As the Institute’s leader from 1990 to 2004, he sparked a period of dynamism.
MIT President Charles M. Vest has been elected president and chairman of the board of the National Consortium for Graduate Degrees for Minorities in Engineering and Science (GEM).
Since its inception in 1976, GEM has become the nation's foremost industry/academic partnership for increasing the number of master's and doctoral degrees awarded to underrepresented minorities in engineering and science.
Dr. Vest's election to a two-year term came May 24 during GEM's annual board meeting, held at Notre Dame University. Dr. Vest succeeds Dr. John White, dean of engineering at the Georgia Institute of Technology.
In electing Dr. Vest, the board cited his personal commitment and the demonstrated leadership of MIT in enhancing opportunities for graduate education for minorities.
The GEM partnership, comprised of 82 industrial sponsors and 77 university members, provides financial and employment support, plus graduate training, for 200-250 students annually. In addition, GEM publishes highly regarded information about choosing to attend graduate school and completing it successfully; sponsors annual national teleconferences about issues such as "Why Graduate School" and "Successful Mentoring," and sponsors the award winning educational program, Journey.
MIT, a founding member of the consortium, enrolls GEM scholars in significant numbers (a total of 138 over the past 19 years). With a completion rate of 94 percent, MIT is among the most successful universities in graduating GEM students.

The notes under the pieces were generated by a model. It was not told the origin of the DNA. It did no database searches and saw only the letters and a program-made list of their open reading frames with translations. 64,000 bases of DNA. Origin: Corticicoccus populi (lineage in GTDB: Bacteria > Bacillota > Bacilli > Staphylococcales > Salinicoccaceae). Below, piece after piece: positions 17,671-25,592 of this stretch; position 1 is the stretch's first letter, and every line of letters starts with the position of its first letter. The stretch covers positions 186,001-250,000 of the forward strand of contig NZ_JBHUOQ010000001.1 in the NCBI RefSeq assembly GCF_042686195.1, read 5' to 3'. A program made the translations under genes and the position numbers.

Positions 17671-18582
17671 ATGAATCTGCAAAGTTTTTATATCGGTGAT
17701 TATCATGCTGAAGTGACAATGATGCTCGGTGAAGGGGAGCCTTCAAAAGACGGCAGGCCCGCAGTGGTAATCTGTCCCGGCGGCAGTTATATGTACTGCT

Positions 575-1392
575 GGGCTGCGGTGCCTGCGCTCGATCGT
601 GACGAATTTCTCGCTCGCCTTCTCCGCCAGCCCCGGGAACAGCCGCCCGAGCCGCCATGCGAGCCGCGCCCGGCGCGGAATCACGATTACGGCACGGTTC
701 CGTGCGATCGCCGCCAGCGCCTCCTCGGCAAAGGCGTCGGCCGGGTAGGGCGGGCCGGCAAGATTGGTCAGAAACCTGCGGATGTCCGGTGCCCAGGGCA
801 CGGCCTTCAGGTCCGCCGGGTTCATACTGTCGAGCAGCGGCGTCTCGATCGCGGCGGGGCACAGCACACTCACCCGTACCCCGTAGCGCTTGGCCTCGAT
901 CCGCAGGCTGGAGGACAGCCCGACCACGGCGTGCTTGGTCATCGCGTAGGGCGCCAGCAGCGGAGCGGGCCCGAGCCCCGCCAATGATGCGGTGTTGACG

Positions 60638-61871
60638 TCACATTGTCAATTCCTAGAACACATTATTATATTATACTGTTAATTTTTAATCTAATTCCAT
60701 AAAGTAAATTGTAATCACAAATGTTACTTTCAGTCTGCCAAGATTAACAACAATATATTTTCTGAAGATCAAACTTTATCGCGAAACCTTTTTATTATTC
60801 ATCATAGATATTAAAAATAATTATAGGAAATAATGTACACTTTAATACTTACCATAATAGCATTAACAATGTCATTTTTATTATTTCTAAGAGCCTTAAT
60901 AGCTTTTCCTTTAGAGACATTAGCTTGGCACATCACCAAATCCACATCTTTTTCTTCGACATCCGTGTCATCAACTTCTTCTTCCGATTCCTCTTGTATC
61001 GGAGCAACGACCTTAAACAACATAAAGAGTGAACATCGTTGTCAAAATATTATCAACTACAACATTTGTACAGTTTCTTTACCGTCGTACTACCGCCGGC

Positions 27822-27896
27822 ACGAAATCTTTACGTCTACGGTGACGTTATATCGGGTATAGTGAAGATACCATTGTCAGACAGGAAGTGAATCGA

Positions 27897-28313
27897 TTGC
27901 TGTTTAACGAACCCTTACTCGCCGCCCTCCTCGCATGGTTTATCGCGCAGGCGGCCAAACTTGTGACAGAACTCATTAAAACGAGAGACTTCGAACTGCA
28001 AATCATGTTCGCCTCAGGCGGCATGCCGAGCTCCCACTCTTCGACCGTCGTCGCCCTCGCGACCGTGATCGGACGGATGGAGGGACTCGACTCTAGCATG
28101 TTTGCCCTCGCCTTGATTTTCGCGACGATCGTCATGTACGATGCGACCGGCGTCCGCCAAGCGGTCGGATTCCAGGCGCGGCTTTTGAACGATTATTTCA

Each year, five-10 seniors are awarded GEM scholarships and use these awards here and at other universities.
GEM's new executive director, Dr. Norman L. Fortenberry (Class of 1983), is a former GEM scholar. He received the SB, SM and ScD at MIT, where he was a member of the Department of Mechanical Engineering. Dr. Fortenberry taught at Florida State University, and most recently served in the Engineering Directorate at the National Science Foundation. Dr. Fortenberry will succeed Dr. Howard Adams of Notre Dame on July 1 and is the first GEM alumnus to serve as executive director.
Dr. Isaac Colbert, associate dean of the MIT Graduate School, serves on the GEM Executive Committee and represents MIT on the board.
A version of this article appeared in MIT Tech Talk on June 7, 1995.